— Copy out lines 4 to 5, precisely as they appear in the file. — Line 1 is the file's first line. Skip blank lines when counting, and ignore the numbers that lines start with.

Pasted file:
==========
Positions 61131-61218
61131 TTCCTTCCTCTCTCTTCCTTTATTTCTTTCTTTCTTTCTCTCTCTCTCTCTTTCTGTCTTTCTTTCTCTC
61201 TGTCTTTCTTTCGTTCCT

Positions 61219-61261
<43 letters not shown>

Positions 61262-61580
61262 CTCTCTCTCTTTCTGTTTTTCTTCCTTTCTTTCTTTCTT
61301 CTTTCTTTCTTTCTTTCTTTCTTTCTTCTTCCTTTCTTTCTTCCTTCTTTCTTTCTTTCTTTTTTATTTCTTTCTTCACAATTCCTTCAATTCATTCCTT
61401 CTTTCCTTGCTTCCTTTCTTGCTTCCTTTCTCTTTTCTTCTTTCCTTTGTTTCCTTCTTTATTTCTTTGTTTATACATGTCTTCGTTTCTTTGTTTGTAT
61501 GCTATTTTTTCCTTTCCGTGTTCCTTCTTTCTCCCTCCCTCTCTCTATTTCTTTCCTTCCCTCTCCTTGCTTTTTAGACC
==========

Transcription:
Positions 61219-61261
<43 letters not shown>